TOMORROW, August 1, is many things to many people.
For a start, it’s pay-day. Thank God.
For anyone of Swiss descent, it’s your national day. Happy Switzerland Day for tomorrow, Roger Federer.
For people of the Baha’i faith, it is the Feast of Perfection. Don’t get it wrong, now.
For the ancestors of the maternal side of my family it is Yorkshire Day. Knowing my relatives they’ll be off to the Stadium of Light to watch Sunderland get thrashed again. Or they would be if it was football season. They’ll probably go anyway, just for the pies.
For me and my ilk it also happens to be the National Day of Action for Same-Sex Marriage.
Now, don’t go running off, all you lovely straight people. This isn’t going to be a rant.
Although I could point out a recent Galaxy poll showed 60 per cent of Australians support same-sex marriage. And that among young people that rockets up to 74 per cent.
But I digress.
What I really want to talk about is the Gold Coast and the National Day of Action, because it highlights a rather uniquely GC phenomenon.
The NDA consists of a series of protests around the country in all the capital cities and many regional centres.
Lismore has one — contact Sean Rich on 02 6622 1555 for details.
I’m heading up to Brisbane to take part in that city’s protest at Queen’s Park from 1pm.
Why am I going to Brisbane and not taking part in the Gold Coast’s National Day of Action event?
Because the Gold Coast, sixth largest city in Australia — soon to be the fifth largest if the population forecasters are any judge — isn’t, as far as I can find out, holding a National Day of Action event.
The population of the Gold Coast is currently hovering somewhere between 550,000 and 600,000.
That means, if the city follows the trend of just about every city on the planet, with the exception of gay-heavy San Francisco and Sydney, that between 25,000 and 60,000 Gold Coast residents are either gay or lesbian. And yet it appears to be an almost invisible group of people.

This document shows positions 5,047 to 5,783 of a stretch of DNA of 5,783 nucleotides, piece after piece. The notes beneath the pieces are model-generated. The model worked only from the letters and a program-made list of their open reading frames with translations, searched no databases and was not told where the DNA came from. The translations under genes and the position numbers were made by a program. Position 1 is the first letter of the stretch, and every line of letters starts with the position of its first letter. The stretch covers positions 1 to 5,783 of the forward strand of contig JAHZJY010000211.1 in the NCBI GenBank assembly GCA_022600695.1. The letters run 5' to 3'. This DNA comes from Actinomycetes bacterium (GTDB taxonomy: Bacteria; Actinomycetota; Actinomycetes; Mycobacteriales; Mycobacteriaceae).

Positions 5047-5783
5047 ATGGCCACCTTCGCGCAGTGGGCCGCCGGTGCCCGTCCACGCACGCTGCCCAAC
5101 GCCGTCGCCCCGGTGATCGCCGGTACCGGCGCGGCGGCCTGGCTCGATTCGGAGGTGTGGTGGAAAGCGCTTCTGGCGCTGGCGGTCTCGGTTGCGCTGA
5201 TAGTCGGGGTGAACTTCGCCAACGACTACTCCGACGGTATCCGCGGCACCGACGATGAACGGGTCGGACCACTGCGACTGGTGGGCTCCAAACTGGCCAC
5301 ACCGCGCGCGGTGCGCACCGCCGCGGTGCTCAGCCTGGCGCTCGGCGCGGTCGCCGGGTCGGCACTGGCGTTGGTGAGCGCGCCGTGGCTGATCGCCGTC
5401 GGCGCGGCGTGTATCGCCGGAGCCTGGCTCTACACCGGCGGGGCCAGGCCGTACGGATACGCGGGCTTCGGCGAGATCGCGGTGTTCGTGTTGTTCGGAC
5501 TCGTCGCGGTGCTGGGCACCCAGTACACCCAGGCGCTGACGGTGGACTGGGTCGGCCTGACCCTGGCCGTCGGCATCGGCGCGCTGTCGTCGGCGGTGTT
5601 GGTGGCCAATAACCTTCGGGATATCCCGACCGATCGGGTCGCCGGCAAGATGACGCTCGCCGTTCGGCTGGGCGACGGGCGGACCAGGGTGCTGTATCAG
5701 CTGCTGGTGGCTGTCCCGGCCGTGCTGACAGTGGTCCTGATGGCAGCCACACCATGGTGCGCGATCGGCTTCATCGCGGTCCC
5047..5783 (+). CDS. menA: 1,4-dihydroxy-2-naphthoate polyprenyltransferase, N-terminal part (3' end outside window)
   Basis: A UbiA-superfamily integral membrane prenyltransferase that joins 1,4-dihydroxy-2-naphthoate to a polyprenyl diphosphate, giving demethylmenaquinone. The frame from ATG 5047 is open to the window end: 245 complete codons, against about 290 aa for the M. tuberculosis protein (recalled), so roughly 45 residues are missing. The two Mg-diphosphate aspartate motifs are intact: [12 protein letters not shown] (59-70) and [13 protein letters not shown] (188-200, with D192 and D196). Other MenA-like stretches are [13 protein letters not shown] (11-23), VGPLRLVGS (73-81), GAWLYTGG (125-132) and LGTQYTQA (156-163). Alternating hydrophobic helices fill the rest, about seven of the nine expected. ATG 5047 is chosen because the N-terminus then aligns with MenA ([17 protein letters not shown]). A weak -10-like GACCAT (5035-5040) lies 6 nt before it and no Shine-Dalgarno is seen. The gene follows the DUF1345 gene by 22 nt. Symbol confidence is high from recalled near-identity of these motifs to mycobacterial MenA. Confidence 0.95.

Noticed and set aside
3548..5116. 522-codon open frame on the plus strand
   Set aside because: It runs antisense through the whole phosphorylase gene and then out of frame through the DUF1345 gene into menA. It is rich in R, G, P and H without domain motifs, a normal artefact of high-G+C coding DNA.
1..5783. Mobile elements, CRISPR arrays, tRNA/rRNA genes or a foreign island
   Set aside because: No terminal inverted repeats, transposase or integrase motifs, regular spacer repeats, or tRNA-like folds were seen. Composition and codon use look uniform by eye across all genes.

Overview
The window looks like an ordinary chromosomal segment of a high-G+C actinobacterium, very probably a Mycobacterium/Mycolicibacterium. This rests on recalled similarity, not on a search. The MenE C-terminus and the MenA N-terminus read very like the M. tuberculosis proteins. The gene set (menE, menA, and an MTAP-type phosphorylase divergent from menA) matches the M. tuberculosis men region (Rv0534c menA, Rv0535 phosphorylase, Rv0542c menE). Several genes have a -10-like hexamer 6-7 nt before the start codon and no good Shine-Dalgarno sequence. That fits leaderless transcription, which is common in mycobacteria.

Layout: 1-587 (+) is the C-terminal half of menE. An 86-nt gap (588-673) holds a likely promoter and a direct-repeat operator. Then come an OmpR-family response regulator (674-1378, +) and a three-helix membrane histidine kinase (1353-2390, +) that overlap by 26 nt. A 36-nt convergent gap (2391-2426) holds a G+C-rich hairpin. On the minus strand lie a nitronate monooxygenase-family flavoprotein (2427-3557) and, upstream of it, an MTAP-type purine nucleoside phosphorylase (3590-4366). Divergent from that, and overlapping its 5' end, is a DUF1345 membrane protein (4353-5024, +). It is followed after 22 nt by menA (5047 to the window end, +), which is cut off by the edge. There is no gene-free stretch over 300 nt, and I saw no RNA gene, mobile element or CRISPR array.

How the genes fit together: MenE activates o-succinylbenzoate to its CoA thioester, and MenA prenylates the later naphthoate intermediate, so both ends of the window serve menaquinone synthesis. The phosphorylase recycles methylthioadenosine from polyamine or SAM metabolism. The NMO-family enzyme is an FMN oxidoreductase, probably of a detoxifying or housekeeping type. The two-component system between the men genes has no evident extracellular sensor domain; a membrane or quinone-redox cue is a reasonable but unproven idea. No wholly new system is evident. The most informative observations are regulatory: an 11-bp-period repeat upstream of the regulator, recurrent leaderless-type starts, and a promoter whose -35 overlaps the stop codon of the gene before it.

Now, assuming for a moment I am not, in fact, the only queer in town, where exactly is the Gold Coast gay and lesbian community?
I’ve lived here almost 21 years. Admittedly I’m not one for the nightclubs, but I’m not exactly a recluse. Nor, you might have noticed, am I in the closet.
And yet I’ve never managed to find an enclave of ‘family’ here on the Coast.
I’m not looking for a date, by the way — just a feeling of belonging.
It’s not just me. A few weeks ago a colleague came to me on behalf of a friend of hers, a lesbian, who has lived in town a while and is becoming increasingly depressed because she feels isolated from any sense of community. Did I know where the gay community was hiding?
Sadly, I had to reply in the negative.
I hope there’s someone reading this who can disabuse me and fill me in on the secret.
Until then I have to settle for the realisation that the Gold Coast is not quite the sophisticated grown-up city it would like to think it is. Because for whatever reason, the gay community here — and there is one, somewhere — clearly doesn’t feel safe enough to be visible.
And in the meantime I’ll get my activist freak on up in BrisVegas, where at least the gays feel safe enough to stick their heads up above the ramparts in the name of a good cause.